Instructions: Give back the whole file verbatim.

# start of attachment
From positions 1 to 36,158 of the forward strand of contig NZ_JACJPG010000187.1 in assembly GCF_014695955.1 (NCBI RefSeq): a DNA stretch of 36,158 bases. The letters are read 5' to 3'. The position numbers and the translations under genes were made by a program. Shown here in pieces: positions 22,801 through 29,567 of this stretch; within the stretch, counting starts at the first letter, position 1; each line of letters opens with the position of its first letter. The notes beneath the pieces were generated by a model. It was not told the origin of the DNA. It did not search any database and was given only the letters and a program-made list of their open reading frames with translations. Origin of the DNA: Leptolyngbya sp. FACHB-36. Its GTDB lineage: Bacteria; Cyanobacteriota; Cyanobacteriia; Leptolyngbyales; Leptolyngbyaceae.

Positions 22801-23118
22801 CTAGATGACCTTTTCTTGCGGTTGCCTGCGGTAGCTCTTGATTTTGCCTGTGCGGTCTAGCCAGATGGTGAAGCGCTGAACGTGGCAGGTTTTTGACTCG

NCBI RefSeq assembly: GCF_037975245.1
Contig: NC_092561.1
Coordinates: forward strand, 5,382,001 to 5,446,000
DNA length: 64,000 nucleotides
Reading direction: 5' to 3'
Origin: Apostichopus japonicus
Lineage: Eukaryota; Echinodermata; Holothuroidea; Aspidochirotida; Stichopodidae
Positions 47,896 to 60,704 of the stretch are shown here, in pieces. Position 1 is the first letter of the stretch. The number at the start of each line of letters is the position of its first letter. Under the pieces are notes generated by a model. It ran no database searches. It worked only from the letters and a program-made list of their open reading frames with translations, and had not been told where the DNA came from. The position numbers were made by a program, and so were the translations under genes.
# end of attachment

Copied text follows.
From positions 1 to 36,158 of the forward strand of contig NZ_JACJPG010000187.1 in assembly GCF_014695955.1 (NCBI RefSeq): a DNA stretch of 36,158 bases. The letters are read 5' to 3'. The position numbers and the translations under genes were made by a program. Shown here in pieces: positions 22,801 through 29,567 of this stretch; within the stretch, counting starts at the first letter, position 1; each line of letters opens with the position of its first letter. The notes beneath the pieces were generated by a model. It was not told the origin of the DNA. It did not search any database and was given only the letters and a program-made list of their open reading frames with translations. Origin of the DNA: Leptolyngbya sp. FACHB-36. Its GTDB lineage: Bacteria; Cyanobacteriota; Cyanobacteriia; Leptolyngbyales; Leptolyngbyaceae.

Positions 22801-23118
22801 CTAGATGACCTTTTCTTGCGGTTGCCTGCGGTAGCTCTTGATTTTGCCTGTGCGGTCTAGCCAGATGGTGAAGCGCTGAACGTGGCAGGTTTTTGACTCG

NCBI RefSeq assembly: GCF_037975245.1
Contig: NC_092561.1
Coordinates: forward strand, 5,382,001 to 5,446,000
DNA length: 64,000 nucleotides
Reading direction: 5' to 3'
Origin: Apostichopus japonicus
Lineage: Eukaryota; Echinodermata; Holothuroidea; Aspidochirotida; Stichopodidae
Positions 47,896 to 60,704 of the stretch are shown here, in pieces. Position 1 is the first letter of the stretch. The number at the start of each line of letters is the position of its first letter. Under the pieces are notes generated by a model. It ran no database searches. It worked only from the letters and a program-made list of their open reading frames with translations, and had not been told where the DNA came from. The position numbers were made by a program, and so were the translations under genes.